NEBRHeritage-L ArchivesArchiver > NEBRHeritage > 2004-11 > 1100478968
From: Bill <>
Subject: Stories at Eleven, 14 November 2004, Vol 8 #33
Date: Sun, 14 Nov 2004 19:36:08 -0500
Stories at Eleven
©) Bill Oliver
14 November 2004
Vol 8 Issue #33
Good Evening Nebraskans and all Ships at Sea,
This week my thoughts are a bit like the “rambling wreak from Georgia
Tech”; all over the “field”, much like James Joyce’s writings.
The term quarantine means: to separate and isolate to prevent the spread
of disease. This includes bacterial infections, viruses, funguses, and
parasites (both internal and external). Back in the 1930s the County
Health Department used to issue signs which were posted on entrances to
houses. They were quarantine signs for communicable diseases. These were
large signs ... large enough to be read from sidewalks ... placed
outside the home to warn people about the presence of deadly and/or very
contagious diseases. Measles, Chicken Pox, diphtheria, typhoid fever,
and Scarlet Fever, each had their own color and for the “life of me” I
can’t remember which color belonged to which disease; though I will
attempt a couple of them from memory.
Quarantine signs were common and posted in front of homes in cities,
towns, villages, and even farms across this land from the mid1800s until
the middle of the 20th century. They were characterized with large bold
headlines with warning that removal would result in prosecution.
Diphtheria and scarlet fever were lumped together as “throat distemper”,
yet had different colored notices; blue-gray for diptheria and scarlet
for scarlet fever says my memory. Diptheria was much feared with
thousands of cases reported each year, with large numbers of deaths.
Scarlet fever was also a feared and deadly childhood bacterial infection
characterized by an extremely high fever and unique red rash. The
extremely high fever caused the death of my older brother in 1933.
It was unfortunate that scarlet fever and diphtheria were often linked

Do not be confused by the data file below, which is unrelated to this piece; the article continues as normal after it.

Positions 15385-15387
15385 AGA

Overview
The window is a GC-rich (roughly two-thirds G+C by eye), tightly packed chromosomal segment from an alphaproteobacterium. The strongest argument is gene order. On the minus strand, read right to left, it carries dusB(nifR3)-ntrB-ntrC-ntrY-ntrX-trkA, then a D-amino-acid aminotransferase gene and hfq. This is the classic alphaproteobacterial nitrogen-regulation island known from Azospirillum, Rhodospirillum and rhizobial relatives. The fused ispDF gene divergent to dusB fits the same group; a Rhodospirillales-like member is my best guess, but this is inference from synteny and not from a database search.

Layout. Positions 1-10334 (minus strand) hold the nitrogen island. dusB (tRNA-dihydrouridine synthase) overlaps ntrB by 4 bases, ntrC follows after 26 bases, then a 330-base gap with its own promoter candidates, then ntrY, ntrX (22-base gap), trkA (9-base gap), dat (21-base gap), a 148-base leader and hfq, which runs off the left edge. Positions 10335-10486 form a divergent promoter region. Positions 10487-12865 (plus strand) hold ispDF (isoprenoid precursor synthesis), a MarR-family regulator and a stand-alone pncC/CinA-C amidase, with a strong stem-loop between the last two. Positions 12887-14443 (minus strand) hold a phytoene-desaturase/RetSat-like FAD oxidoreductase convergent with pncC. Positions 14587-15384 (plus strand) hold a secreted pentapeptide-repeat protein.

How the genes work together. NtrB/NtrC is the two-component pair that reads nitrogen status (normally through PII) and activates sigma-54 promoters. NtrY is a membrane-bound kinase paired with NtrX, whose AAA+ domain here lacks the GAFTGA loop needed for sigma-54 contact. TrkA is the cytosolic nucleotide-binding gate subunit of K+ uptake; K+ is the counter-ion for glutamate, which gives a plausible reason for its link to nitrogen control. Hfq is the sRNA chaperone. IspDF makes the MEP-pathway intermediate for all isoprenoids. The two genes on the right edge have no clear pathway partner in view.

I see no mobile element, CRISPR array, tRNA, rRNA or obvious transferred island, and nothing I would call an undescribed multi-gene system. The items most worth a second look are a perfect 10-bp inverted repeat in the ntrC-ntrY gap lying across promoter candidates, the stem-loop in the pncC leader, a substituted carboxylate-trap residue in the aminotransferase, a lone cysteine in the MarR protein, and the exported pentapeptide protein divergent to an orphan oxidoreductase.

with poverty or unsanitary conditions. As a result, quarantine posters
did play a part in limiting the spread of these diseases, but they also
perpetuated the stigma by identifying who had the disease emphasizing
isolation rather than education. Typhoid fever immunization was required
for our family to join my Father overseas before World War II. As I
remember, the posters for typhoid fever were a light purple.
In the thirties [1930s that is], there were relatively few families who
owned cars, so there were few garages. With so little traffic on our
streets we were seldom disturbed playing “stick ball” in the streets. In
the winter we could play “hockey” with old brooms and a pet milk can.
There were alleys to play hide ‘n seek. Out front there were slate
sidewalks for roller skating or riding home made scooters.
For many years following World War II, it was a rare event to experience
a sighting of our National Bird, the Bald Eagle. Along the shores of
Lake Erie today there is a return of the bird. Perching high on a tree
top they are a majestic sight. It is a lucky sight ... luckier if you
sight a pair. They do travel in mating pairs. Often, with wing spans of
six or more feet, the sight of them soaring high above captivates a
person. Their screech vibrates excitement, like the sound of bagpipes.
And this brings me to say that Veteran’s Day was this week. Courthouses
closed, Government offices closed, there was no mail delivery, and many
small cemeteries, with the help of volunteers, put flags on the known
graves of Veterans. I learned that the place where my Father is interred
doesn’t do that for Veteran’s Day. When asked why they didn’t; the
answer was that they have more than 35,000 people buried in the
cemetery. They only place flags at grave sites for Memorial Day. I
mentioned that there had never, despite my request each year, been a
flag placed at his grave even on Memorial Day. Their answer was that I
was always welcome to place one there myself. They “always have extras
at the office” and I could pick one up. Or, I could volunteer to place
flags on Veterans’ gravesites for them, and they would even see if I
could be assigned my Father’s section. Gee, I guess I could. After all,
Dad was “one of the few” and very Proud of it.
e-la-Di-e-das-Di ha-wi nv-wa-do-hi-ya nv-wa-to-hi-ya-da. (May you walk
in peace and harmony)
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